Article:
There are some stories that aren’t quite as big as they sound from the amount of attention we give them online. And one of those is the story of social media outrage at NBC’s decision to tape-delay the Olympic opening ceremonies and other events. Equipped on Twitter with the hashtag #nbcfail, the social media blitz has produced a lot of entertaining tweets on the theme that NBC had, well, failed. They ranged from serious statements that the network had squandered the promise of modern media, like “In a wired world, tape delay ruins the possibility of global solidarity at one of the few moments that promise it” (Hugo Schwyzer), to snarky pronouncements like “NBC: Will Pearl Harbor be attacked? Find out in primetime!” (Will Bunch). There are even accusations that Twitter is trying to shut down some of the negative comments: the service suspended the account of journalist Guy Adams after he posted the (corporate, not private) email of the NBC executive in charge of Olympics coverage and advised his readers to complain about the network “pretending the Olympics haven’t started yet.”
Complaining is fun; I love it. (I also love being in a country where the opening ceremonies were carried live on TV, so I didn’t have to wait for Bob Costas to tell me what was going on.) But when we move from complaining to trying to make a serious point about the future of media, we’re on shakier ground. A number of people have argued that this was a bad business strategy on NBC’s part; new-media evangelists have argued, as BuzzMachine’s Jeff Jarvis told the Associated Press, that NBC wants to “hold on to old media strategies in a new media world, and that’s a mistake.” Well, for it to be a mistake, NBC would probably have to get less than great ratings. Instead, the network has gotten record-breaking TV ratings for its coverage, including the infamous tape-delayed opening.
Correlation doesn’t prove causation; you can’t prove that the ratings would not have been equally good or better with a more social-media-friendly plan. But at the very least, there’s no proof that ignoring or downplaying social media has been a problem for ratings. And the network’s stated strategy–that it needs to save some of the big events for prime time, because that’s when most people are watching–seems to have paid off. It pays off, in part, because major sporting events are the most valuable pieces of real estate in TV today; the Olympics and the Super Bowl are among the only things for which ratings go up, not down. Networks do need to wring as much advertising money out of these events as they can.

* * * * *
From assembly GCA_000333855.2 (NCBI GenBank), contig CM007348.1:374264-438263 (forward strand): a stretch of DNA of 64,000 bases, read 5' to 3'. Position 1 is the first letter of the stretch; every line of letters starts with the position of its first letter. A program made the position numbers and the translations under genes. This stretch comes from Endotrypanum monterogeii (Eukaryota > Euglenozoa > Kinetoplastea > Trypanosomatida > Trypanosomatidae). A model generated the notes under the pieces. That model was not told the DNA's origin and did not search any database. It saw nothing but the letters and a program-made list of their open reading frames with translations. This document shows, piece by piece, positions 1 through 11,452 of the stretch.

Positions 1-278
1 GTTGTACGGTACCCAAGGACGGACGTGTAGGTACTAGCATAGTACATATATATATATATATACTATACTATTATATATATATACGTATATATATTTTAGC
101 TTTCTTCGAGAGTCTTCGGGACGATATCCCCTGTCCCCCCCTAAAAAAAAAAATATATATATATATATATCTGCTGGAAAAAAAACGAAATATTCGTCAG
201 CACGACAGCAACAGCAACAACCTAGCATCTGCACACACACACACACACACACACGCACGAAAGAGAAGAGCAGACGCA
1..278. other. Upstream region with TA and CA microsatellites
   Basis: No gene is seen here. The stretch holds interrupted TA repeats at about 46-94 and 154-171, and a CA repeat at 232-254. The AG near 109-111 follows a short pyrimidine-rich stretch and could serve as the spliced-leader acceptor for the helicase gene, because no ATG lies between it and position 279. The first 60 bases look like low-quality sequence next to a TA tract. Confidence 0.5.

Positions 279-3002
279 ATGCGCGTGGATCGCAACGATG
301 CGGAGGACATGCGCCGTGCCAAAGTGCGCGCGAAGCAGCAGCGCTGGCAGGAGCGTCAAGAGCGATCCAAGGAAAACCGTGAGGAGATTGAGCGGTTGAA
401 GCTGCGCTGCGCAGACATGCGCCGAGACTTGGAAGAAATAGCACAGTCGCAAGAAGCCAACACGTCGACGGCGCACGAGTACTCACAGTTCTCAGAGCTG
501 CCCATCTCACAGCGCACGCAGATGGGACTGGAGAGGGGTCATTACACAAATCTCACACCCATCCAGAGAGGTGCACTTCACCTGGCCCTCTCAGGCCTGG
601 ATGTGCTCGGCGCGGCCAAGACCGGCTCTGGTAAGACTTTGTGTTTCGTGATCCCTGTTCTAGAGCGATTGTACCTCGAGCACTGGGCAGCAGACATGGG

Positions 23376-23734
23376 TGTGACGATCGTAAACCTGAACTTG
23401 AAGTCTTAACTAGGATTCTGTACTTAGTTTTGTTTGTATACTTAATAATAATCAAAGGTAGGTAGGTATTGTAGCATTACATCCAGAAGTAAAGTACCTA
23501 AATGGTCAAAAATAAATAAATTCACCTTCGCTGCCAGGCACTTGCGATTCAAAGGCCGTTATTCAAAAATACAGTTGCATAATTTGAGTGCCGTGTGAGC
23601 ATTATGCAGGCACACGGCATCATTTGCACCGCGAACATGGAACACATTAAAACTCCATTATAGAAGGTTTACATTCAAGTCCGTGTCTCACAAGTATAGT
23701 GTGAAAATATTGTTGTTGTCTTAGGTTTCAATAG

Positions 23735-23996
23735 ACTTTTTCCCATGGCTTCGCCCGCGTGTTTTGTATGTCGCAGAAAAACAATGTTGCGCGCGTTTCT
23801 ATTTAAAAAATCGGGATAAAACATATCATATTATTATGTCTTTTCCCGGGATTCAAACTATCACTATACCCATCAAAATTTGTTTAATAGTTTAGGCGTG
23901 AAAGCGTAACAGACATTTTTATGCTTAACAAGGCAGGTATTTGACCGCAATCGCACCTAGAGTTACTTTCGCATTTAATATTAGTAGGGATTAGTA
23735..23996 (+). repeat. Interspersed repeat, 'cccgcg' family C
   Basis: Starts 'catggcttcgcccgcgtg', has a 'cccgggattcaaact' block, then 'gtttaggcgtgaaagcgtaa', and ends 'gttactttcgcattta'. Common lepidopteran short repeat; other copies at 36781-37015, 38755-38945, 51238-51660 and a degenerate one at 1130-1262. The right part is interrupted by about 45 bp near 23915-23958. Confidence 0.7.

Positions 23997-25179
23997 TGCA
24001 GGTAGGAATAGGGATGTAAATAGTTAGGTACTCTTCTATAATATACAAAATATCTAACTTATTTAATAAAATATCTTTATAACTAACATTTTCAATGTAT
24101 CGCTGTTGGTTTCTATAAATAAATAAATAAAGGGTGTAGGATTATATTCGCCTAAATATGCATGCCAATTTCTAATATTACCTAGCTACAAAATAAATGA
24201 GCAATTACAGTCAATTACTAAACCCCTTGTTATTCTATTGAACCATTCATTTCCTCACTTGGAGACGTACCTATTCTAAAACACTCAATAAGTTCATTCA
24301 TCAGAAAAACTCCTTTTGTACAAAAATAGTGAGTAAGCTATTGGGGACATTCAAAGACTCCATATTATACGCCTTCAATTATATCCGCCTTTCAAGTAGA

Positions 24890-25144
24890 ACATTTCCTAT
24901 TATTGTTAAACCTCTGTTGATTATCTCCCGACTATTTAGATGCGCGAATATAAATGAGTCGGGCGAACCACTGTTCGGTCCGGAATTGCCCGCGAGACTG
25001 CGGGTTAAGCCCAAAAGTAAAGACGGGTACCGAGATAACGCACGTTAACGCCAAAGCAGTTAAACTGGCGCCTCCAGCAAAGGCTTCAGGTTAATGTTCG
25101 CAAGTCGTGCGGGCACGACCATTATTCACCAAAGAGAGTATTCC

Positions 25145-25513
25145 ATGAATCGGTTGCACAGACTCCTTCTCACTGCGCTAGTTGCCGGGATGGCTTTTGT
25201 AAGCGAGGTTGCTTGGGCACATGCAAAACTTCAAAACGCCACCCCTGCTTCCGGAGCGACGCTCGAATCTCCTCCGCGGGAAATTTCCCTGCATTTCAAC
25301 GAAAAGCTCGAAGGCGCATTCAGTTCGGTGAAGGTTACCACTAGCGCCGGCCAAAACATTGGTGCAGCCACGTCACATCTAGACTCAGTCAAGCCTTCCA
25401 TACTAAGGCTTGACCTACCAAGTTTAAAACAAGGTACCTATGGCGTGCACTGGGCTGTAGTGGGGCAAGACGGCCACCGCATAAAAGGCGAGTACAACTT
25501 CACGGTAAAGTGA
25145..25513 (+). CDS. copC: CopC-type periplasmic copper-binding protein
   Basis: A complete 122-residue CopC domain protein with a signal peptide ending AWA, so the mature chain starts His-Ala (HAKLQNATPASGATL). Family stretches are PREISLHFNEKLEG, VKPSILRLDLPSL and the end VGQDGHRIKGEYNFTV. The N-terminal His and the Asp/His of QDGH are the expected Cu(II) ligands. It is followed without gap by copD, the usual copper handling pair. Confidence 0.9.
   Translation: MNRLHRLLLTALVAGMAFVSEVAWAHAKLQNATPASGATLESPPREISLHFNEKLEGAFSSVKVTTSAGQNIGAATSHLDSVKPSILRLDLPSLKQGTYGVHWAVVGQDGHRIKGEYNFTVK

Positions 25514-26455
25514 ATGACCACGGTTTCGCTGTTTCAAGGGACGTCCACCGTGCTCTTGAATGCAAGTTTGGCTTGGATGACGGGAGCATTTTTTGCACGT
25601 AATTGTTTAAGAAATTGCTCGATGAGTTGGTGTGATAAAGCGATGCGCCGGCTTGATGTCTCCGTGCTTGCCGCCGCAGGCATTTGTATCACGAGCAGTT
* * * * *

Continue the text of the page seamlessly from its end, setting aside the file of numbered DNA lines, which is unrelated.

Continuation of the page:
You could actually turn the new-media evangelists’ argument around and say that in a world of many media choices, networks need to do more–not less–to maximize the number of people watching TV in prime time. In the old media world of three channels, all they had to worry about was whether we might watch one of the other channels or, heaven forbid, read a book. Now, with so many options available to us, networks may need–from a business standpoint, I mean, not a moral one–to make it worth our while to forego those other options when they have something we really want. Most of the time, of course, TV networks don’t have something we must have; there’s almost no scripted program so important that we need to watch it as soon as possible, and sometimes we enjoy them more if we wait a while to watch them. But a big sports event? Those things are still incredibly valuable, and whatever gets the largest number of people watching them after 7 (when advertising rates are higher) might be worthwhile.
That’s debatable, of course, and as other forms of TV viewing become more common and more sophisticated, networks may have no choice but to give us everything we want at the moment it happens. (Either that, or do what they’ve done with baseball: pressure everyone into scheduling their events around whatever time is best for U.S. networks.) NBC and other networks are already operating on the assumption that streaming is going to become a much bigger part of viewership and revenue. But by the time that is fully in place, Twitter and Facebook may have gone the way of MySpace. Social media changes so much and so quickly, and represents such a limited slice of the audience, that it seems unlikely that NBC paid any price for the #nbcfail incident, any more than the #romneyshambles hashtag is going to make a huge dent in Romney’s poll numbers. (It’s possible that social media helps NBC more than it hurts, by increasing awareness of these major events – even the #nbcfail tweets increase awareness.) When choosing between a few people on Twitter and the 40 million U.S. viewers who tuned in for the tape-delayed opening, networks will always choose the latter. Well, most networks. Maybe not the CW.